The Universe is a big place, and the most distant galaxies we can see date to a time when it was very different. With sensitive radio observations, astronomers in Australia have now peered into the birthplace of two galaxy groups from a time when the Universe was a fourth of its present age.
Using the Australia Telescope Compact Array, or ATCA, astronomers detected carbon monoxide (CO) gas in several galaxies 10 billion light years away. CO is a molecular gas and a tracer of the more abundant molecular hydrogen gas. It is from this gas that stars form in galaxies.
The Spiderweb Galaxy is a complex region where molecular gas was found in quantities of 60 billion times the mass of the sun. (For reference, our Milky Way Galaxy, a product of a later time in the Universe’s history, is 500 to 1000 billion times the mass of the sun.) Much of the mass is concentrated in a central galaxy, while other clumps are the sites of smaller, satellite galaxies. There is so much mass going into star formation in this region that astronomers infer that the burst of star formation will continue for another 40 million years. That is not unlike the bright starburst galaxies that we see with infrared telescopes.
Two more galaxies were observed thanks to gravitational lensing. This occurs when a nearer galaxy bends the light of a distant galaxy around it and towards us on Earth. This allows the more distant object to be seen by our telescopes. These galaxies were also detected with CO, the cold molecular gas that forms stars. These also hold billions of solar masses of star-forming material.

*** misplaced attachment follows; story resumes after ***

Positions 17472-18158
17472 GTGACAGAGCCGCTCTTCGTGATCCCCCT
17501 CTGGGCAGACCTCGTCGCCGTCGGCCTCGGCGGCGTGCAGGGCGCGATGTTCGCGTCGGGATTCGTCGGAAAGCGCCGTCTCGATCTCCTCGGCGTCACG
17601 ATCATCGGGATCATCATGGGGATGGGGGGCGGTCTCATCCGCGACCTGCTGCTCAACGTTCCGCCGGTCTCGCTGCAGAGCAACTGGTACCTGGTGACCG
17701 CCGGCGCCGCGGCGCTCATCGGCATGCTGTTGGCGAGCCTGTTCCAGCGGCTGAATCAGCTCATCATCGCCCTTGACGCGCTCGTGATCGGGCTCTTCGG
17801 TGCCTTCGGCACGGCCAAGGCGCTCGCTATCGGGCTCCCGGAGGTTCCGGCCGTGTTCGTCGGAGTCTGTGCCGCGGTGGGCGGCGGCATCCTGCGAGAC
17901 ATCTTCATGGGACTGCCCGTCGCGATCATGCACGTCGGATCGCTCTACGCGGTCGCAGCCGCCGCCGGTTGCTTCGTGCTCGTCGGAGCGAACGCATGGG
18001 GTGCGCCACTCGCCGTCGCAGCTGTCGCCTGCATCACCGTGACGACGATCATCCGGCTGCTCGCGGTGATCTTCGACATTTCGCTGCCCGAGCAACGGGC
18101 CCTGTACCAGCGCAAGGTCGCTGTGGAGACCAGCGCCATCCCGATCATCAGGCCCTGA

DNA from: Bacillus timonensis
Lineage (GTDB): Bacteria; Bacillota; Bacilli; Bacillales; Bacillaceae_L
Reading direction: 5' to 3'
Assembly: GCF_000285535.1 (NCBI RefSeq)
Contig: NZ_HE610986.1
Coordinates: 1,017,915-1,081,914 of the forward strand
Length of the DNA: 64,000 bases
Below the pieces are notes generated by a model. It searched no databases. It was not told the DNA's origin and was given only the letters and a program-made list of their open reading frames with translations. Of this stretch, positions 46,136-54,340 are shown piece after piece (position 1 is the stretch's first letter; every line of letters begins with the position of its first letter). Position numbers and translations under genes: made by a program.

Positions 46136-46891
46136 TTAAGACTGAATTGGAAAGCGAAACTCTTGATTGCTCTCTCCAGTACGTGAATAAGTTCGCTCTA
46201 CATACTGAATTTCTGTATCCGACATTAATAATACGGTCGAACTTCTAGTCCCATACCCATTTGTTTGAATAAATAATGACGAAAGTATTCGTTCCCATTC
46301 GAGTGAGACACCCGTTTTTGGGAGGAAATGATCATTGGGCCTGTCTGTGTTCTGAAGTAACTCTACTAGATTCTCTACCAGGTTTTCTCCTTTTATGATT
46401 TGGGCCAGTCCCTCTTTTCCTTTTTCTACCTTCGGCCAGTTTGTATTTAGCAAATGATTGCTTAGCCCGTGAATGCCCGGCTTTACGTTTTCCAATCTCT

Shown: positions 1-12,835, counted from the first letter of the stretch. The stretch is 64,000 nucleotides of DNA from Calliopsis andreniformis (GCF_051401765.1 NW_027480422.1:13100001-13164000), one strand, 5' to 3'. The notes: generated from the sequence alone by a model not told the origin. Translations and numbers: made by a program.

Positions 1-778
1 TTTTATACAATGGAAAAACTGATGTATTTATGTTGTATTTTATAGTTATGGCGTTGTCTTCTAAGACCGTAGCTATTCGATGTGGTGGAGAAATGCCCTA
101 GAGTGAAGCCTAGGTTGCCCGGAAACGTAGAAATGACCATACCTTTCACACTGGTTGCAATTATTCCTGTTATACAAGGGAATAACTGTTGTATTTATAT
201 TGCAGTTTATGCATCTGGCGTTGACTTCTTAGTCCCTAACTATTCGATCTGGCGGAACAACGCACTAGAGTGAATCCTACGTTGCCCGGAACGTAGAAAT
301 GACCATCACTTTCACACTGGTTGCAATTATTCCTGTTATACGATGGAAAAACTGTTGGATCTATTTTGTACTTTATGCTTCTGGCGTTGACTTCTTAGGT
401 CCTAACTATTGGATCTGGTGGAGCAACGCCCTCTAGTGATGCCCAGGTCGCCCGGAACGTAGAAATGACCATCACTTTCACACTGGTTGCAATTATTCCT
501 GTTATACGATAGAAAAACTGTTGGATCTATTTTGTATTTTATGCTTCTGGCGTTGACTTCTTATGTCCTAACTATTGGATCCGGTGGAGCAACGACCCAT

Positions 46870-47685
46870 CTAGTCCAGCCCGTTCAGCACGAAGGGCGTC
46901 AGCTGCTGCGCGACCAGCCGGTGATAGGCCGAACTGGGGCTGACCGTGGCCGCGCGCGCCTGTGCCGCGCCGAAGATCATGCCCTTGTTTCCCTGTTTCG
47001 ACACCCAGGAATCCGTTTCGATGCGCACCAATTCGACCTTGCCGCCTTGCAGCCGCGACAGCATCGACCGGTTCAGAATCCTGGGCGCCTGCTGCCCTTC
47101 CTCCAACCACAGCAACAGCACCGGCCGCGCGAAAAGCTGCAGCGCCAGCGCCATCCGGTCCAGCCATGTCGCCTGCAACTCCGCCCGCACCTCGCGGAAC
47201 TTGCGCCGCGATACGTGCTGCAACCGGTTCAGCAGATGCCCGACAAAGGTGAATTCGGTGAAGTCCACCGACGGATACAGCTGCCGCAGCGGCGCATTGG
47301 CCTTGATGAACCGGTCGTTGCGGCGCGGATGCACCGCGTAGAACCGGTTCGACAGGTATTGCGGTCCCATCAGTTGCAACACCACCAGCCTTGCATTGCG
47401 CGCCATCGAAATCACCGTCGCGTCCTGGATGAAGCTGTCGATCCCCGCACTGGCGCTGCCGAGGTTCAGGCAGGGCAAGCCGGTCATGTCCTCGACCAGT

These two galaxies were detected in broad-spectrum radio light in addition to the emission lines of CO, and these galaxies were also detected in infrared surveys. Astronomers use this information to determine the star formation rate in these galaxies since the radio emission is dominated by emission near star forming regions and from cosmic rays accelerated by supernovae, the explosions of young, large stars.
These galaxies are forming stars at a rate of over 400 solar masses per year. Compare that to our Milky Way’s one solar mass per year of star formation. These distant galaxies are forming stars at a prodigious rate, not unlike, once again, those starburst galaxies we see in the infrared.
ATCA has recently undergone a sensitivity upgrade, allowing it to see more distant and dim emission from the spectral lines of carbon monoxide. This allows it to complement other facilities, such as the Atacama Large Millimeter/Submillimeter Array (ALMA) in Chile and the Very Large Array (VLA) in New Mexico. ATCA complements those arrays both in frequency and in location on Earth, being of overlapping frequencies with the VLA but available to see the Southern sky.
These galaxies and those like them can be probed further with instruments like the VLA and ALMA, giving us a greater understanding of the formation and evolution of galaxies in the earlier days of the Universe. This is the story of where galaxies like our own came from.
Images: Top – Hubble image of the Spiderweb Galaxy. The inset shows the carbon monoxide gas as blue. Credits - NASA, ESA, George Miley and Roderik Overzier (Leiden Observatory), B. Emonts et al (CSIRO/ATCA). Bottom – 5 of the 6 22-meter antennas in the Australia Telescope Compact Array.